Falling Through Love by Akif Kichloo | Book Review

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Falling Through Love is a heart-pounding, stomach-dropping, beautiful plunge into experiences of love, longing, and loss.

Falling Through Love submerges readers into Kichloo’s deeply personal yet widely resonant experiences, exploring relationships in their most exposed and honest states. Written in a variety of poetic forms—free verse, rhyme, prose, and visual poetry—Falling Through Love takes the reader on a poignant journey with the writer, about charting one’s own path in life, investigating failure, family dynamics, and love. Looking at life backward and forward simultaneously, this collection brings forth new perspectives on what it means to be alive, to have made mistakes, to have fought for an identity, to have loved and lost and then loved and lost again.

Date Published: November 5, 2019

Date Read: November 7, 2019

Genre: Poetry

Number of Pages: 144 pages

Get your copy here: Amazon | Book Depository| Barnes and Noble

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Fearless, honest, evocative and personal.

Akif Kichloo has proven himself to be a new rising poet to definitely watch out for. I have the pleasure of reading his other work Poems That Lose which I thoroughly enjoyed as well, but Falling Through Love has got to be my favorite book by him. I have witnessed how much his poetry evolved from his very first book up to the latest one. He was more precise, yet never losing his signature charm.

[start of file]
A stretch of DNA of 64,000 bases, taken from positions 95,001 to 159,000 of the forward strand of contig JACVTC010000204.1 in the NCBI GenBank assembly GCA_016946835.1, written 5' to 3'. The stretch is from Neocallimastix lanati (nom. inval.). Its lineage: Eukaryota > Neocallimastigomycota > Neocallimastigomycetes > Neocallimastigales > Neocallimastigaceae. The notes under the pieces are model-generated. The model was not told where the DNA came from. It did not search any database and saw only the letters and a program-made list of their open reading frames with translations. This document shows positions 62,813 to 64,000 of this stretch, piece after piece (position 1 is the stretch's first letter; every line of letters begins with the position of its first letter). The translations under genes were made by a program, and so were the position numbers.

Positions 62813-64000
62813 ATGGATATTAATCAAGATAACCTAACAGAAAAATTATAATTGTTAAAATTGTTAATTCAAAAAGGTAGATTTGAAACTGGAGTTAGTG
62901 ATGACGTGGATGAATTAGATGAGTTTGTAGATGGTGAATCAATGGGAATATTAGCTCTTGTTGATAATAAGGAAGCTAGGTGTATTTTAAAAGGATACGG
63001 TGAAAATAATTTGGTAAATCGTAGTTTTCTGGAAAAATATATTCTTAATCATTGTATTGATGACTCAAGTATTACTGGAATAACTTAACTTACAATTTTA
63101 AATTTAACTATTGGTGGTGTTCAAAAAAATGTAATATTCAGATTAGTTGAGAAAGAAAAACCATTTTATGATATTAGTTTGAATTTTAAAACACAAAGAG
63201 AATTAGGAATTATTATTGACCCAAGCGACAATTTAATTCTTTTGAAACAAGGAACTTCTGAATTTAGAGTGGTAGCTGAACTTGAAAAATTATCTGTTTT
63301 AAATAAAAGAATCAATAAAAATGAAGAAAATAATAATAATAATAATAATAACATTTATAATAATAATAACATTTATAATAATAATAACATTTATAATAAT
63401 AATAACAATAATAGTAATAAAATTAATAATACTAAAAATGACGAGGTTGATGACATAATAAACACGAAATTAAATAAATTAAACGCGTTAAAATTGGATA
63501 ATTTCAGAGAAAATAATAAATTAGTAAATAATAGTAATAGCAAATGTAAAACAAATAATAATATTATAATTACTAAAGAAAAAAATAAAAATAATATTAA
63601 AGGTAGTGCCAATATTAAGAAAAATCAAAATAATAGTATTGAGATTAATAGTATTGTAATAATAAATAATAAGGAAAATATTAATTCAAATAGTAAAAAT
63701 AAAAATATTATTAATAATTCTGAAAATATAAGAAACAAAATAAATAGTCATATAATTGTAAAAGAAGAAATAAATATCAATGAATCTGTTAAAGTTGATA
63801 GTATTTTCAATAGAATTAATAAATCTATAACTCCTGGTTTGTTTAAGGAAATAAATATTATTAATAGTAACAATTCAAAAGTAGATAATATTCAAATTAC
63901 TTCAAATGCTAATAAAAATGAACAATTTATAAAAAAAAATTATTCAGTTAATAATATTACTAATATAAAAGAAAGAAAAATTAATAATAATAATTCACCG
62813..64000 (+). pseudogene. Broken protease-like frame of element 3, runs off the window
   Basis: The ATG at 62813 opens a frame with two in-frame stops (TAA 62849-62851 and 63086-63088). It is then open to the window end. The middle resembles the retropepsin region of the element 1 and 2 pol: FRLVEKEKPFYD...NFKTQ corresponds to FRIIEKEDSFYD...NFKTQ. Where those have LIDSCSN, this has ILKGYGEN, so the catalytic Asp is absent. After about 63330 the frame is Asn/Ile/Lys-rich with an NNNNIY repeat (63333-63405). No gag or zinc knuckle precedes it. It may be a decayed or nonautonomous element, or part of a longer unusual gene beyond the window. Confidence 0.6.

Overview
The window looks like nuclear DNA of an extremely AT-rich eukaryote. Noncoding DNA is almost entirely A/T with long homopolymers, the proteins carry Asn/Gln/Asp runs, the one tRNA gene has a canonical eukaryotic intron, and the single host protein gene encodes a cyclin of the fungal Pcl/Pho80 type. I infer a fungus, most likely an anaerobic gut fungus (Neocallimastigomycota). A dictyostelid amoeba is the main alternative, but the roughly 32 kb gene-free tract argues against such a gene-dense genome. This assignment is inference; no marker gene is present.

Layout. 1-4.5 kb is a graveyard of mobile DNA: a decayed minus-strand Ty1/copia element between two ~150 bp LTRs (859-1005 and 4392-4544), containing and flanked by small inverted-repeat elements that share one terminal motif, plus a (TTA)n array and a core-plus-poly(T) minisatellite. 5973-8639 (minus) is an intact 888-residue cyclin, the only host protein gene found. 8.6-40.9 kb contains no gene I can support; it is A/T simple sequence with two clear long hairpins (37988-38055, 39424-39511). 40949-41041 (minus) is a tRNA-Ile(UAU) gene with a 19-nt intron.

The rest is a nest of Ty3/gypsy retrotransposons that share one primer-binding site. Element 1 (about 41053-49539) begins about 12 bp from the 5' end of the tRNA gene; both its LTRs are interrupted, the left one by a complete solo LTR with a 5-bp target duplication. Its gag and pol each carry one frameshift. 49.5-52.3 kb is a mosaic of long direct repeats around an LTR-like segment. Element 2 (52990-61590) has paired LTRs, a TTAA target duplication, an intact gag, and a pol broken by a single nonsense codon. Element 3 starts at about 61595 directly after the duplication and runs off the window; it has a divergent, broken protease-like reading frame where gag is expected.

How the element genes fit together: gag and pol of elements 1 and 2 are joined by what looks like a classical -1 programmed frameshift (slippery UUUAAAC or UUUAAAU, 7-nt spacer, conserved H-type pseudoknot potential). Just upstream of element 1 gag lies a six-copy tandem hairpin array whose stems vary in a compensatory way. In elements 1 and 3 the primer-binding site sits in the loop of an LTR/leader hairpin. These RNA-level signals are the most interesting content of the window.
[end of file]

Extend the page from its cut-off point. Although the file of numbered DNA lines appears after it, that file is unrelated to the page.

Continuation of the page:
There are few poems here that honestly made me tear up, especially the poem The Absence of Everything. I don’t know why, but it gave me goosebumps. The poem is about a stillborn child and how it somewhat affected the relationship of the parents. It spoke to me as if I have undergone the same ordeal, when in fact I didn’t. And that was what is commendable with this collection of poetry, it has the power to make you feel emotions beyond your own understanding.

Falling Through Love is such a powerful collection revolving around family, parent and child relationship, loss, longing, brokenness, love and the depths of it and so much more. It was coherent yet gave different textures, different flavours. It tackled topics with full of heart, you can notice how personal each of the poems were, yet one couldn’t help but resonate to it as if each poem is also about its reader no matter how different their situation might be. It was personal yet inclusive. It touches you like every good poetry should. It wasn’t a detached piece of writing, it was inviting, with shared joy and even shared grief. A collection like this is hard to come by these days.